By the very nature of the prize, it’s not surprising when the Oslo-based awarding committee makes a decision that is affected by — or that subsequently affects — international politics. That follows almost directly from the very words that Swedish chemist Alfred Nobel used to describe the prize’s qualifications:
The most or the best work for fraternity between nations, for the abolition or reduction of standing armies and for the holding and promotion of peace congresses.
That was true earlier this morning, when Tunisia’s National Dialogue Quartet received the 2015 Nobel Peace Prize. The decision highlights Tunisia’s peaceful transition to democracy and the crucial role that the quarter played in late 2013 to salvage Tunisia’s fragile transition. With an economy that’s still struggling, Tunisia nevertheless remains the only Arab Spring country to depose its leader that is also still working to enshrine a democratic system of government. Libya, Syria and Yemen are locked in anarchy or civil war, and Egypt’s democratically elected president, Islamist Mohammed Morsi, was deposed in a 2013 coup by the Egyptian military. The award is a reminder that the Arab Spring really did bring forth some good in one of the most difficult regions of the world. As the awarding committee itself noted, the prize is essentially a nod to the Tunisian people themselves:
More than anything, the prize is intended as an encouragement to the Tunisian people, who despite major challenges have laid the groundwork for a national fraternity which the Committee hopes will serve as an example to be followed by other countries.
But it was arguably Thursday’s prize to Svetlana Alexievich for literature that makes the bolder and more timely political statement, even though it was awarded by the Swedish Academy (and not by the Norwegian Peace Prize selection committee).
The award would have been edgy enough solely because the Swedish Academy awarded the prize to a nonfiction writer and a journalist. As Philip Gourevitch wrote in The New Yorker in October 2014, the Prize has historically favored fiction over nonfiction, and most especially over contemporary journalism.
Literature prize a shot against Lukashenko — and Putin
But Alexievich’s award — for ‘her polyphonic writings, a monument to suffering and courage in our time’ — came just three days before a sham election in Belarus.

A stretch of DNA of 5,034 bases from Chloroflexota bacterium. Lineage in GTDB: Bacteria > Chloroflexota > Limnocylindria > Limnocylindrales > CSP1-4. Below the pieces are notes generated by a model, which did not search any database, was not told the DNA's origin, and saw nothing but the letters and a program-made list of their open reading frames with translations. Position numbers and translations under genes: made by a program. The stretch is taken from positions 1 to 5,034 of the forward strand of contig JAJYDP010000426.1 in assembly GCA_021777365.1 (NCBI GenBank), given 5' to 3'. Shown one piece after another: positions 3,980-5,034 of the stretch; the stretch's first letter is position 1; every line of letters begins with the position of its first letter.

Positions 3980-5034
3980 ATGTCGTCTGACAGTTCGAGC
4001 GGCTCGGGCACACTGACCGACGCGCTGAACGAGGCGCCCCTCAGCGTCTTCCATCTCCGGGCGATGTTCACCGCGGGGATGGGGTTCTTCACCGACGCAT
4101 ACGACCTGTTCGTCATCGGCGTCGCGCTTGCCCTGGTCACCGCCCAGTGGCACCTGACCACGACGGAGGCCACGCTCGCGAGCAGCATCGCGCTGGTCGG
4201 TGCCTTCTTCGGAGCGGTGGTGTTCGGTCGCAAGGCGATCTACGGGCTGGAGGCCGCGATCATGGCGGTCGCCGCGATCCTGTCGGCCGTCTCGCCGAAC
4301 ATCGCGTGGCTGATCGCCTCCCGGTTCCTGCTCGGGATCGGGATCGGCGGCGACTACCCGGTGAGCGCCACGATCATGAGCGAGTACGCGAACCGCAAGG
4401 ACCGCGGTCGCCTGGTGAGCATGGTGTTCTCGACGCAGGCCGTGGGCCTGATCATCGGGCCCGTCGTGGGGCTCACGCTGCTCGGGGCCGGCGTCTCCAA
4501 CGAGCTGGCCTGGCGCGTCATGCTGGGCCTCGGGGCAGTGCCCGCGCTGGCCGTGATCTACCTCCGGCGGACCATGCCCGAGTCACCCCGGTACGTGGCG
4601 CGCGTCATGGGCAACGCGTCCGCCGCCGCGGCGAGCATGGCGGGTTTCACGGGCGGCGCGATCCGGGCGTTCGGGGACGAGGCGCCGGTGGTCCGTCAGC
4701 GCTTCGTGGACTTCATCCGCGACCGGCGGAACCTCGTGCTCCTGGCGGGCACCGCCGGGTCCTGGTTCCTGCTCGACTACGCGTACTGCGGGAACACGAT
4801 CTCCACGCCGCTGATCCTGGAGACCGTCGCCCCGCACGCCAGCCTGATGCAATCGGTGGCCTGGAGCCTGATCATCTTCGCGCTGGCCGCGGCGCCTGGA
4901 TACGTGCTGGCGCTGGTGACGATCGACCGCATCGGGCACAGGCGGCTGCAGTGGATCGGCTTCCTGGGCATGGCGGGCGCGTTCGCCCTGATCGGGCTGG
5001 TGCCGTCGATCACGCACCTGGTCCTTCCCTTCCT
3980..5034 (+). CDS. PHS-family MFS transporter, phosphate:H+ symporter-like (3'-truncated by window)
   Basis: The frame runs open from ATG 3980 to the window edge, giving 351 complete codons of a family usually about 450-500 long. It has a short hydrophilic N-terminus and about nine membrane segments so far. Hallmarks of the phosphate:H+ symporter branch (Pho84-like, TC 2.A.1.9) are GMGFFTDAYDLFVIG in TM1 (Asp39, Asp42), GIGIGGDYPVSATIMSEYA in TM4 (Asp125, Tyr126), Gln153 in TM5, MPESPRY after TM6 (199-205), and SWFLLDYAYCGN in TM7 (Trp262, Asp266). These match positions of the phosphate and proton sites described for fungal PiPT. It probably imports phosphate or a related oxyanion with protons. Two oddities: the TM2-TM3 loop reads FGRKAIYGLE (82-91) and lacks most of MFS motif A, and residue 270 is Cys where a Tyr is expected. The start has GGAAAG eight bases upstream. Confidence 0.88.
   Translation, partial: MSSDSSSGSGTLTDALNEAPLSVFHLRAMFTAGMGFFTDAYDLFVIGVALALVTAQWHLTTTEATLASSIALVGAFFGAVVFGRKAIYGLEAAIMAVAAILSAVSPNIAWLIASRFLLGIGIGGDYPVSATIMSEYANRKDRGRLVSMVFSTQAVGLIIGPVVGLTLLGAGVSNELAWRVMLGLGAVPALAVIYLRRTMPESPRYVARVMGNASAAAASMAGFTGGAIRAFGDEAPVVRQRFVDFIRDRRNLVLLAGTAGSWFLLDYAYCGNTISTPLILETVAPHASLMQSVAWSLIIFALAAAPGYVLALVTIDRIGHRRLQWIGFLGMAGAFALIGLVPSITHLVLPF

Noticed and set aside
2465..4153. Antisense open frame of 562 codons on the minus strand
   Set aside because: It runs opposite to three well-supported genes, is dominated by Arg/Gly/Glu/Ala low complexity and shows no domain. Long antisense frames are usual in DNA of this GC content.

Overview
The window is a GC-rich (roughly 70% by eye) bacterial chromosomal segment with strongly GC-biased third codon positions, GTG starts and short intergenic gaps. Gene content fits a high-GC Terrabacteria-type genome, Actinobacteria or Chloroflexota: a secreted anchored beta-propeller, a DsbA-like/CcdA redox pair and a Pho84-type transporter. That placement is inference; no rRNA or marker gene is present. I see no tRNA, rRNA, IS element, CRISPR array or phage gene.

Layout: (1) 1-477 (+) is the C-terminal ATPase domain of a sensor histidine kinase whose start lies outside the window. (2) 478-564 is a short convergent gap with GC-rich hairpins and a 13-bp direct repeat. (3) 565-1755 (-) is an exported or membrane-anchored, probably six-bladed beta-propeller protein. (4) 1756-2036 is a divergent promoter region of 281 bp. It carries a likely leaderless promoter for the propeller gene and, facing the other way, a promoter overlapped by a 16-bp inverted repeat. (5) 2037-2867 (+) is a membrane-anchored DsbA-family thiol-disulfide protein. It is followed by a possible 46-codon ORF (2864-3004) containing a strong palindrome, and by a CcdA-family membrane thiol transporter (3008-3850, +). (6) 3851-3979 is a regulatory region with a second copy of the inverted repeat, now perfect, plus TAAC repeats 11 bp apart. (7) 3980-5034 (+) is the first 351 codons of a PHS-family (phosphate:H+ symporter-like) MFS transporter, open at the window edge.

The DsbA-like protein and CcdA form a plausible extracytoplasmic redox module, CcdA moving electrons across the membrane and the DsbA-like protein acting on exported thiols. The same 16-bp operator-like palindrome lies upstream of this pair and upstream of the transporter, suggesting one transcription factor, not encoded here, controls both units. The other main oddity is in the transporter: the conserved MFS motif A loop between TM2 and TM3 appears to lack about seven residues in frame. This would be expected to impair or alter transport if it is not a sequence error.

Longtime post-Soviet president Aleksandr Lukashenko is seeking a fifth consecutive term in power, and his control over Belarus is nearly complete. Despite political protests in 2010 and 2011 that threatened to spiral out of control, Lukashenko redoubled his efforts to crack down on political dissent prior to the 2011 elections, and this year’s vote has not been greeted with similar protests. There’s no doubt he will win on Sunday. In no small measure, that’s due to his government’s efforts to crack down on opposition voices and press freedom in the leadup to the October 11 election:
The journalists take great precautions to elude detection, frequently moving their makeshift studio from one underground apartment to another, and transmit reports to Poland for broadcasting from there. Still they face regular searches and harassment.
In the run-up to Sunday’s presidential election, the government has gone after journalists like those at Belsat who seek to skirt state censorship by broadcasting from outside Belarus. So far this year, 28 journalists in the former Soviet republic have been slapped with hefty fines, in some cases after intimidating interrogation by the KGB.
Alexievich herself has dealt with the Lukashenko regime’s censorship directly, and she was forced to live abroad for a decade after harassment from Belorussian authorities. She returned to Minsk in 2011, however, and her writings have examined the Soviet Union’s painful war in Afghanistan, the role of women in World War II and the effects of the Chernobyl nuclear disaster.
Belarus is currently suffering from the blowback of Russia’s economic crisis. A member of the Moscow-dominated Eurasian Economic Union, Lukashenko has traditionally been a reliable ally of Russia. But Russian incursions in Ukraine and Belarus’s weakening economy have highlighted the tensions between Minsk and Moscow. Russian president Vladimir Putin and Lukashenko reportedly do not have a great relationship, and that was true even before Russia’s aggressive move to annex Crimea from neighboring Ukraine and foment pro-Russia forces in eastern Ukraine, where a civil war continues even today.